The chief executives of all tier-one and tier-two rugby union nations will meet in Los Angeles today to discuss plans for a rugby world league that could impact on both the Six Nations and the Rugby World Cup.
World Rugby vice-chairman Agustin Pichot is reportedly leading presentations for the new plan which proposes bringing the Autumn Internationals, summer tours, the Six Nations and the southern hemisphere’s Rugby Championship together into one annual league.
The “League of Nations” proposal is designed to bring more money into the international game and help southern hemisphere nations that are struggling financially. Some reports have suggested the leading nations are being offered between £5m (€5.8m/6.7m) and £10m to sign up to the new tournament.
The Times reports that the plans would be for competing nations to play one another once a year with a semi- final and a final before Christmas. They would also call for a five-week window for the competition in November which would put the new tournament at loggerheads with national club competitions.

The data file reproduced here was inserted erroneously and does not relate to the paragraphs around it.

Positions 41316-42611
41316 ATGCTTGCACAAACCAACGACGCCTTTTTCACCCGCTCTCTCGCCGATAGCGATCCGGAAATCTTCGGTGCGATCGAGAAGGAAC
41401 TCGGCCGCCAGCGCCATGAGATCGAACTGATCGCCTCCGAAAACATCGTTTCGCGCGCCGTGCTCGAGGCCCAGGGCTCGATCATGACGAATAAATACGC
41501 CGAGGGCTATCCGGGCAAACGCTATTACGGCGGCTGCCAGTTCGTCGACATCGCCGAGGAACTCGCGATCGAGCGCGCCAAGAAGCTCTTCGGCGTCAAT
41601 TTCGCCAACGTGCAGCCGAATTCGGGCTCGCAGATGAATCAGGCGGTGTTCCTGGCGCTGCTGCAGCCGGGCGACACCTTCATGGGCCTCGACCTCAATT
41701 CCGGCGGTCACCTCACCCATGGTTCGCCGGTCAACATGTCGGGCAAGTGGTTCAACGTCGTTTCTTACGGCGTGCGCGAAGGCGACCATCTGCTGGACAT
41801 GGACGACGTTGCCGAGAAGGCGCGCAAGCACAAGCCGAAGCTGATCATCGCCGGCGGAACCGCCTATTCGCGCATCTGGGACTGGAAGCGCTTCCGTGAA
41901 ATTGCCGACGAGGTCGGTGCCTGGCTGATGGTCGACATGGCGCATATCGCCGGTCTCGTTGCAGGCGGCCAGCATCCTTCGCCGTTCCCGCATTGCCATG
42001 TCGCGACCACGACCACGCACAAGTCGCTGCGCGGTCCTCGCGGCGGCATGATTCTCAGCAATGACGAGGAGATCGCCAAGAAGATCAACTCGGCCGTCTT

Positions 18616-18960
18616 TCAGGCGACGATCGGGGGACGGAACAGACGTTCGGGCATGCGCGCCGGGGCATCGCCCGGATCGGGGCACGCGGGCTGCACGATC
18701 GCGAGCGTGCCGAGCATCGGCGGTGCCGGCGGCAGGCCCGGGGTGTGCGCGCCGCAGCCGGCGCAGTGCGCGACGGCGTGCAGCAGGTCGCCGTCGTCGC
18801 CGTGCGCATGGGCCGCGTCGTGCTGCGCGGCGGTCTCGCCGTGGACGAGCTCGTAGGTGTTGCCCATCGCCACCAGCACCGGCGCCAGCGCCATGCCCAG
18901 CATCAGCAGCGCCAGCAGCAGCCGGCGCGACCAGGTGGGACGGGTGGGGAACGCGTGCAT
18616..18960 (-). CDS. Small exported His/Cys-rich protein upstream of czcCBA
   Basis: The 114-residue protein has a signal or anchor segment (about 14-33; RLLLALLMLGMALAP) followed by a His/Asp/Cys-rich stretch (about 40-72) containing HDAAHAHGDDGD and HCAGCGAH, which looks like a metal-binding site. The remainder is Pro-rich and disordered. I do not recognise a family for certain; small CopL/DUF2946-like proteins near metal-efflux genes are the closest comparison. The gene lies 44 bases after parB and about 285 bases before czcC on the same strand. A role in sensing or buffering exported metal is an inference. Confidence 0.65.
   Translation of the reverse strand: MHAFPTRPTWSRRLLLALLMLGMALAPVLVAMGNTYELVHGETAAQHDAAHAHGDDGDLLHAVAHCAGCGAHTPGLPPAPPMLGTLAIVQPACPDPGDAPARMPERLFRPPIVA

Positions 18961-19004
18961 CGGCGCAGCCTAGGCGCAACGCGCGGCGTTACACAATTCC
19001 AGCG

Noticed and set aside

World Rugby is believed to be working with commercial sales agency TRM to sell the concept to broadcasters rather than offer a stake in the new business to an investor.
For nations to proceed with the new proposals, they will have to be persuaded that that they can make more money than they currently do from existing tournament formats. The new annual competition could devalue the quadrennial Rugby World Cup which generates the lion’s share of World Rugby’s revenues. Equally, home nations competing in the Six Nations, the most successful international tournament outside of the World Cup, will have to decide if the event would be diminished if it feeds into a bigger competition.
The new Six Nations chief executive Ben Morel is due to attend the meeting and is expected to announce his position after it takes place.
The media-rights value of the Six Nations is dominated by those nations that compete in the tournament: France, England, Ireland, Wales, Scotland and Italy. The UK and France remain the two most lucrative markets for the Rugby World Cup media rights.